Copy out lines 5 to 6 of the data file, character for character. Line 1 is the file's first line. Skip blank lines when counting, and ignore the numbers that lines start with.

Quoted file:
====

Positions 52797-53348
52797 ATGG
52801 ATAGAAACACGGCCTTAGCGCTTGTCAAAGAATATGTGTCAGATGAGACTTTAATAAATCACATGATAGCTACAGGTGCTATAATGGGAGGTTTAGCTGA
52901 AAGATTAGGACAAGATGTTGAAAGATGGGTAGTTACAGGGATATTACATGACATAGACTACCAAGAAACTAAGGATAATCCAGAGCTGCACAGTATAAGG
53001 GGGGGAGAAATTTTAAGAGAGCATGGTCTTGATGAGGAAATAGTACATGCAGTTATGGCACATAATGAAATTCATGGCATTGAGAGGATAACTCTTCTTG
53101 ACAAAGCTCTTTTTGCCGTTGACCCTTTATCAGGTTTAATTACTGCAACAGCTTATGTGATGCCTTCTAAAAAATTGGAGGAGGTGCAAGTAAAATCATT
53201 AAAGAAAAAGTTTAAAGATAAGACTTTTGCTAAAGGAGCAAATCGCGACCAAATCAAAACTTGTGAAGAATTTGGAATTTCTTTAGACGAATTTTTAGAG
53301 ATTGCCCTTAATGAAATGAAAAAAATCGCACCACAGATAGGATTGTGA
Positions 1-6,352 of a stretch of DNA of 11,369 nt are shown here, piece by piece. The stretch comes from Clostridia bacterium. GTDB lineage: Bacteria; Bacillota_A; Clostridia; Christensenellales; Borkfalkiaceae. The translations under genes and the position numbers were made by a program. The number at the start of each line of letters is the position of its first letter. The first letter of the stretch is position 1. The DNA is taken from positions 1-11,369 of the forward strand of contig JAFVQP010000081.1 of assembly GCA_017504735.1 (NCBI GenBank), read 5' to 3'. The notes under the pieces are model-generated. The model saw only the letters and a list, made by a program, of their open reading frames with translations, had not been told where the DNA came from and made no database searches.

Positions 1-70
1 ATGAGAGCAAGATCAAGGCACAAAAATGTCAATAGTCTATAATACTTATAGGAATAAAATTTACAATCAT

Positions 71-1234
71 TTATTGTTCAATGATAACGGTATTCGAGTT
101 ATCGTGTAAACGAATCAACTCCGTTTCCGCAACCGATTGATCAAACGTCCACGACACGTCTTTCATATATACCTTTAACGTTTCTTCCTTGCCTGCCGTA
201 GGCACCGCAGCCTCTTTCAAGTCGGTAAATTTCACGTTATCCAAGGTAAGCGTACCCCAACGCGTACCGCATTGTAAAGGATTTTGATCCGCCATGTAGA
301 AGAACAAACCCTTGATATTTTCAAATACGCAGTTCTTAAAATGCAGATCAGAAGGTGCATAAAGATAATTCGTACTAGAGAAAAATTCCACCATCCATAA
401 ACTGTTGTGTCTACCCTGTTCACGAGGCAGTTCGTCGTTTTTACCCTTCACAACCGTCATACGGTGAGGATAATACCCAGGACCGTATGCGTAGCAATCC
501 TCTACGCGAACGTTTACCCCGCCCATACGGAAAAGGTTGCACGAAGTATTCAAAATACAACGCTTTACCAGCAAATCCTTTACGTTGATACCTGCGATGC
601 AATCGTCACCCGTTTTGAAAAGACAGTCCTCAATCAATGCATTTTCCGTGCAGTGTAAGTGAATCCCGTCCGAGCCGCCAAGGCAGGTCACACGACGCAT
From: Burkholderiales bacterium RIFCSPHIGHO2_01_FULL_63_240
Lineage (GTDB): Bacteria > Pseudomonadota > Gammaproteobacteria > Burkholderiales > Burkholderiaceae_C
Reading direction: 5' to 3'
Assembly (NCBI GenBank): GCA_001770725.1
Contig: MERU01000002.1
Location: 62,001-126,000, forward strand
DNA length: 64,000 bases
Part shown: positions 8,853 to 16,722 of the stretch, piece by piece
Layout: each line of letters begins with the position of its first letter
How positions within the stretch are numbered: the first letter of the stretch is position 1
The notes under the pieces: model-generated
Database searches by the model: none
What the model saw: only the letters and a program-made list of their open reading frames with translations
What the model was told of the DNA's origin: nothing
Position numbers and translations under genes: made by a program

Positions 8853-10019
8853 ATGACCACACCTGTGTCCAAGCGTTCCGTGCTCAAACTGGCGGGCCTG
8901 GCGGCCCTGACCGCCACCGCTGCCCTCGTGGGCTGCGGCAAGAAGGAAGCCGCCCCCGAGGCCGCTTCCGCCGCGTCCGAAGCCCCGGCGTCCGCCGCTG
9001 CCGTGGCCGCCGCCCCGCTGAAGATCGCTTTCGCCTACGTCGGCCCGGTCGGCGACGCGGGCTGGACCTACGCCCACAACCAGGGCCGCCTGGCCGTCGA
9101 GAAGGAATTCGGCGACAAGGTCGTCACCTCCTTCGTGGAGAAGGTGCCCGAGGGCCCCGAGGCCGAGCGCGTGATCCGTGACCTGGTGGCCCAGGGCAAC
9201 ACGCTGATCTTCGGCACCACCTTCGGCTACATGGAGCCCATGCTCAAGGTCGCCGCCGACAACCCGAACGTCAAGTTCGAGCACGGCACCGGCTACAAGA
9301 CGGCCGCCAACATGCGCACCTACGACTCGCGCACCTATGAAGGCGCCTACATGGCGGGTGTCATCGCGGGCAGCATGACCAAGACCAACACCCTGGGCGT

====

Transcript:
53001 GGGGGAGAAATTTTAAGAGAGCATGGTCTTGATGAGGAAATAGTACATGCAGTTATGGCACATAATGAAATTCATGGCATTGAGAGGATAACTCTTCTTG
53101 ACAAAGCTCTTTTTGCCGTTGACCCTTTATCAGGTTTAATTACTGCAACAGCTTATGTGATGCCTTCTAAAAAATTGGAGGAGGTGCAAGTAAAATCATT